As President Trump’s new Pentagon chief, Jim Mattis has a long list of tasks ahead, including devising a more aggressive campaign to combat the Islamic State and restoring military readiness after years of budget cuts. But a few weeks into his tenure, the retired general’s most visible role has been of a different sort: soothing Americans and allies unnerved by the president and some of his top advisers. Mattis, wrapping up a visit to Japan and South Korean last week, carried a message of constancy and restraint on many of the foreign policy issues whose fate has generated anxiety since Trump’s election. In Seoul, Mattis told South Korean leaders that the United States will maintain a tough stance on North Korea’s nuclear and missile programs, predicting a lasting partnership despite Trump’s repeated questioning of the two countries’ military alliance. In Tokyo, he said the United States will stick to a mutual defense treaty, allaying Japanese officials’ concerns about whether the United States will continue its backing in a territorial dispute with China. He also acted to stanch speculation that the United States, as White House officials suggested, might act precipitously against perceived threats from China and Iran, saying that military steps were not required. This week, Mattis spoke with Mexican defense leaders, highlighting cooperation in the wake of Trump’s high-profile feud with President Enrqiue Peña Nieto. More:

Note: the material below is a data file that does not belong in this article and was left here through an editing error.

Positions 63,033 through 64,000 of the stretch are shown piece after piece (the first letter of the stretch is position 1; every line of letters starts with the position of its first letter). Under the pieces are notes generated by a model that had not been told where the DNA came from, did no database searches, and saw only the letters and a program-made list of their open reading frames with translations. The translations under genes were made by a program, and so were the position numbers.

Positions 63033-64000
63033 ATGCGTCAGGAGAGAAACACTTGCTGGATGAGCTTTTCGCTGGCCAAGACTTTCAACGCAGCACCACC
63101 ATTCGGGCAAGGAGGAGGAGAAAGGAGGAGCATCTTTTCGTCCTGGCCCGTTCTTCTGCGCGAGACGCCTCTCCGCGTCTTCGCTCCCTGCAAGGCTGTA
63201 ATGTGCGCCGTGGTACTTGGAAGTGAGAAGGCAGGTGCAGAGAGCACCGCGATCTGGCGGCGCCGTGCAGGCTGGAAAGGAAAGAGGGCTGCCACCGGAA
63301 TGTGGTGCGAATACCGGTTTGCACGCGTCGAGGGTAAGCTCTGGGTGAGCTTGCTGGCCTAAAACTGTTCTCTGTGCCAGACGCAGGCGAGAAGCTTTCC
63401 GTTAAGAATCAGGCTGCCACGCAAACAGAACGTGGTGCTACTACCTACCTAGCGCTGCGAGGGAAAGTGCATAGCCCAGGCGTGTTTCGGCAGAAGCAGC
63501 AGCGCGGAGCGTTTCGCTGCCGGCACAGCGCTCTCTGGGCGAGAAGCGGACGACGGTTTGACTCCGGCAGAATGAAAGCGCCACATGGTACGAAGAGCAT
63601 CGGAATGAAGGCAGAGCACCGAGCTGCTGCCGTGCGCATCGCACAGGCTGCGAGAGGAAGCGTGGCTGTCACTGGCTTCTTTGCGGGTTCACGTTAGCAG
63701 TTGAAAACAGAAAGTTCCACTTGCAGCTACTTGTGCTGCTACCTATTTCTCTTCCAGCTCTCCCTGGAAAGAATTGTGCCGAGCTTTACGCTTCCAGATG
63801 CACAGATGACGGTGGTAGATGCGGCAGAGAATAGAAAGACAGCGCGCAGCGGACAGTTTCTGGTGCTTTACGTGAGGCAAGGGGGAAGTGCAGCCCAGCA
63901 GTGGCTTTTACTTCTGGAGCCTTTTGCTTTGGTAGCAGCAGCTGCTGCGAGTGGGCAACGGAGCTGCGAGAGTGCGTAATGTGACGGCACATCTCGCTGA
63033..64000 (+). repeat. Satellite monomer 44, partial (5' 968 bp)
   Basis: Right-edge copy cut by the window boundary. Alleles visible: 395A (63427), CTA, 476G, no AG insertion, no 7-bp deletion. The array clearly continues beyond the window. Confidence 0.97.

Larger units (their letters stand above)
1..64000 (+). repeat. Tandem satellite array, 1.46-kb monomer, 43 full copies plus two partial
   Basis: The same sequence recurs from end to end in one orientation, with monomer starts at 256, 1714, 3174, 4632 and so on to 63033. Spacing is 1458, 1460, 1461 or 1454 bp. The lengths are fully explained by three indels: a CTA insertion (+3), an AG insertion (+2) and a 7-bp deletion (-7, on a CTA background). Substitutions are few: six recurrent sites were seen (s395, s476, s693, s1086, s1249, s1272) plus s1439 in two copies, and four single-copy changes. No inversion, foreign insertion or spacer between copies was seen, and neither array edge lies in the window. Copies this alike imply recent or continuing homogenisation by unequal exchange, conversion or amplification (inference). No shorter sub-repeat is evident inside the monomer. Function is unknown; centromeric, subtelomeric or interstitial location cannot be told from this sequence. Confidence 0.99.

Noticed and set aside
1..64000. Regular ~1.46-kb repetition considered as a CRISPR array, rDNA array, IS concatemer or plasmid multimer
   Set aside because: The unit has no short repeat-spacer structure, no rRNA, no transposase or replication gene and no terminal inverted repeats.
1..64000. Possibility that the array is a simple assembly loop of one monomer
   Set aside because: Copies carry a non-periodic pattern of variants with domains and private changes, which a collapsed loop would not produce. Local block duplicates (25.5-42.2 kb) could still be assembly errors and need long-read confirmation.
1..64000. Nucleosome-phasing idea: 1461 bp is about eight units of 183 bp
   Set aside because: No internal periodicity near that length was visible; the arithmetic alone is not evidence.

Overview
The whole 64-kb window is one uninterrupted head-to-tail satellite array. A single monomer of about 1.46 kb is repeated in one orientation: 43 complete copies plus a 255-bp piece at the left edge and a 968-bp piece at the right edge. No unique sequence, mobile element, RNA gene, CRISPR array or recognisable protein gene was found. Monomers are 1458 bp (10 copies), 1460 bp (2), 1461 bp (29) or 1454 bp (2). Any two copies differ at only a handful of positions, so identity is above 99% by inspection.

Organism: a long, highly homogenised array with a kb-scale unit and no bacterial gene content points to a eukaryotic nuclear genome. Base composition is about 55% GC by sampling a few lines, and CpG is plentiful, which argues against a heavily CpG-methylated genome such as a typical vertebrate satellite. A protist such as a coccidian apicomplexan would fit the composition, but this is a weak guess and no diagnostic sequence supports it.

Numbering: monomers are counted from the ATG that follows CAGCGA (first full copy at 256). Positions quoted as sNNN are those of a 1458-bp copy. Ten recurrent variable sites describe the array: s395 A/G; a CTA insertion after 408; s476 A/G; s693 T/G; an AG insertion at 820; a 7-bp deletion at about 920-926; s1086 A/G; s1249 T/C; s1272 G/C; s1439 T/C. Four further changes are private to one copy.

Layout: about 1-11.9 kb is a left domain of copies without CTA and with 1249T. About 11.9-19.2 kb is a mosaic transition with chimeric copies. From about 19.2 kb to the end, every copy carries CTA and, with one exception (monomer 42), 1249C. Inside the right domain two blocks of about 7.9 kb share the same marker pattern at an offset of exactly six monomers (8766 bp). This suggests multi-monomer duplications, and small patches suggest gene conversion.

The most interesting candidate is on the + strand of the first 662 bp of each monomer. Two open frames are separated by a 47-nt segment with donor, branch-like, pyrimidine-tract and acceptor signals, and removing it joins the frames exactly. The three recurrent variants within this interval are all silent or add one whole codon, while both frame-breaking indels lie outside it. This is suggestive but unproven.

Laughing All the Way to Autocracy